Academic journal article Journal of Marriage and Family

Treating the Dyad as the Unit of Analysis: A Primer on Three Analytic Approaches

Academic journal article Journal of Marriage and Family

Treating the Dyad as the Unit of Analysis: A Primer on Three Analytic Approaches

Article excerpt

This article reviews three analytic approaches for treating the dyad as the unit of analysis. These approaches are useful for the specific, but quite common, situation in which researchers have information from or about two members of a dyad. Three approaches are described: intraclass correlations as a measure of similarity, repeated measures analysis of variance, and hierarchical linear modeling. All three approaches are used to analyze the same data taken from the first wave of a shortterm longitudinal study of 197 families with adolescent children.

Key Words: dyads, statistical analyses.

Family researchers have been encouraged to adopt a dyadic approach to studying relationships (Miller, Rollins, & Thomas, 1982; Thompson & Walker, 1982). This approach to relationships research requires that the dyad be considered as the unit of analysis throughout all phases of the research process from research design to analysis. The first step that many researchers have taken in heeding this call is obtaining information from more than one person in a relationship. Increasingly, researchers collect information from multiple family members on constructs such as personal qualities, behavior toward one another, and evaluations of relationships (Wampler & Halverson, 1993). Once data are collected, researchers confront the challenge of analyzing such rich data. Unfortunately, many interesting questions about relationships are not answered adequately because inappropriate statistical methods are used. This article reviews three analytic approaches that enable researchers to treat the dyad as the unit of analysis. These approaches are intraclass correlations used as an index of couple similarity, repeated measures analysis of variance, and multilevel modeling. These approaches are appropriate for the specific but common situation in which researchers have information from or about both members of the dyad.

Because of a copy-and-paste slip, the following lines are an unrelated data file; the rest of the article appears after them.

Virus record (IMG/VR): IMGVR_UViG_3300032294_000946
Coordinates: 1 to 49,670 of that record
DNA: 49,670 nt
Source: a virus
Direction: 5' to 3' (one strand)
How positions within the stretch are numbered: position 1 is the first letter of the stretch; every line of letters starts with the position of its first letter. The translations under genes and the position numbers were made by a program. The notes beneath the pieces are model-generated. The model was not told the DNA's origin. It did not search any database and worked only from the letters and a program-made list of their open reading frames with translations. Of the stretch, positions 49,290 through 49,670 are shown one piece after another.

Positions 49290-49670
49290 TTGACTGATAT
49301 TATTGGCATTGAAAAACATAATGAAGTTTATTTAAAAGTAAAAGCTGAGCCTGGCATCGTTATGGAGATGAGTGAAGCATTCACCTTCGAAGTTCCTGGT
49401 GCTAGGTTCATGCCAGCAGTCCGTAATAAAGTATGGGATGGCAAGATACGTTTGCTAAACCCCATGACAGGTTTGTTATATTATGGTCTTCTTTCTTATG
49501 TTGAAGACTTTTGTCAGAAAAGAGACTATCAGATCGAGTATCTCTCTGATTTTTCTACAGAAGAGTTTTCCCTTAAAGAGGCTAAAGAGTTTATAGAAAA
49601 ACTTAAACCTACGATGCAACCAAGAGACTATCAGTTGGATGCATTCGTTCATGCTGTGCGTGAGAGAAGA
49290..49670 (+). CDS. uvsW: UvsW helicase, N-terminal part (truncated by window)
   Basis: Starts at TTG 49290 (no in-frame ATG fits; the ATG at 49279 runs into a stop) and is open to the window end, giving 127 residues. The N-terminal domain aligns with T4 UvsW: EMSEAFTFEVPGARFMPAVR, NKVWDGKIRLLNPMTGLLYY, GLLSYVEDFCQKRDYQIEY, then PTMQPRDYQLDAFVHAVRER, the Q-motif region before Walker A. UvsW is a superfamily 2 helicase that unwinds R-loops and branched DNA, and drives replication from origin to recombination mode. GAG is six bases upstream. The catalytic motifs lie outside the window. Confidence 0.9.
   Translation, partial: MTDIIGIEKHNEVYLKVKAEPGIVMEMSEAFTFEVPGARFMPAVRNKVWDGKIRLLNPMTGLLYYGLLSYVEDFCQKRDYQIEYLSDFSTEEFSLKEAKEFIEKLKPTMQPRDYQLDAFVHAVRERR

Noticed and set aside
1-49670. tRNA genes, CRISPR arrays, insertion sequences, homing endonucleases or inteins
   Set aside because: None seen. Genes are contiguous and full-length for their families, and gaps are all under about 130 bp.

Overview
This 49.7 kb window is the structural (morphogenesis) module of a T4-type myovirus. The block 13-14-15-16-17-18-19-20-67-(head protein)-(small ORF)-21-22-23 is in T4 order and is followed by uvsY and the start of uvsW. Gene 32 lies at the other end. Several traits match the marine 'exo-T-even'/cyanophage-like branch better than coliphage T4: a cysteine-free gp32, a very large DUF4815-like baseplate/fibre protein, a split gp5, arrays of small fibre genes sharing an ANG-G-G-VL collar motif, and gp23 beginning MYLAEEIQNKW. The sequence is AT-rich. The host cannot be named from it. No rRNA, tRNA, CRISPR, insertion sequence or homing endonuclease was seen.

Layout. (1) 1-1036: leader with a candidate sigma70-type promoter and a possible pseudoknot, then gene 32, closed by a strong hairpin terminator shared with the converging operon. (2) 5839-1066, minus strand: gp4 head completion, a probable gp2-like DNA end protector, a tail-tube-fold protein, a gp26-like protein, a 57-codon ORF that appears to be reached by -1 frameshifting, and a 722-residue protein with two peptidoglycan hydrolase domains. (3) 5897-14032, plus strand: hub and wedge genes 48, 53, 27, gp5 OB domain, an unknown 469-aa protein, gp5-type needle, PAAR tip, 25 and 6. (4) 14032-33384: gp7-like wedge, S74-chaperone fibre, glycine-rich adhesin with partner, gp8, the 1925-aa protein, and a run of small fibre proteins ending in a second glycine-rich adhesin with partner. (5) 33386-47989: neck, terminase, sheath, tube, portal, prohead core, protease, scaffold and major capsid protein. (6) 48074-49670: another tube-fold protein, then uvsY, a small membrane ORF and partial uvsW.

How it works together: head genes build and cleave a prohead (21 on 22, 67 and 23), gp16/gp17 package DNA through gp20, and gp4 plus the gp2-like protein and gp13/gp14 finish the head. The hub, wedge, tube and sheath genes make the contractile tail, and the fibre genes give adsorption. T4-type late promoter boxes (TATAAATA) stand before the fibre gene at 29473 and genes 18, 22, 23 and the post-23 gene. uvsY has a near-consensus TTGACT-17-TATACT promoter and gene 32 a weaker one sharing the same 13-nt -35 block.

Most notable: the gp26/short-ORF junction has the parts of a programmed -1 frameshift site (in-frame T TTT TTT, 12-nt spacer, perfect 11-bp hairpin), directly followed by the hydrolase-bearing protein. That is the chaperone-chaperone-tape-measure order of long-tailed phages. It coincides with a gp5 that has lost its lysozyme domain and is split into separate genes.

Researchers interested in personal relationships have asked some questions that involve the dyad as the unit of analysis and some that involve the individual as the unit of analysis. As Thompson and Walker (1982) explain, some properties that are associated with relationships are individual in nature, for example, love and commitment. These individual properties often are studied with the individual as the unit of analysis. Researchers may ask, "Are people who feel more love for their partner also more committed to their relationship?" Traditional analytical approaches are appropriate in this type of research. However, these individual properties also may be conceptualized in a dyadic way. Researchers may ask, "Are couples who are more in love less likely to divorce?" Thompson and Walker also describe relational properties or properties of the dyad that reflect interdependence or a pattern between members (e.g., power).

These properties can only be studied dyadically. The unit of analysis must be determined by all phases of the research process, starting with how the research question is framed. A researcher can answer questions about the dyad when he or she has information about individual properties. The analytic approaches reviewed here are suited for this situation: when a researcher has collected data on individual properties but has asked questions that are dyadic.

The same constructs can be examined using both individual-level and dyadic-level analyses. Why, then, use a dyadic approach at all? To draw conclusions about the relationship itself, the dyad must be used as the unit of analysis. If conducting analyses at the individual level, a researcher can draw conclusions only about the ways that individuals behave in relationships. This approach is useful for many questions. It is essential that the research question and the approach to data analysis are at the same unit of analysis. If they are not, the researcher risks the ecological fallacy and can draw erroneous conclusions (Robinson, 1950; Thompson & Walker, 1982). …

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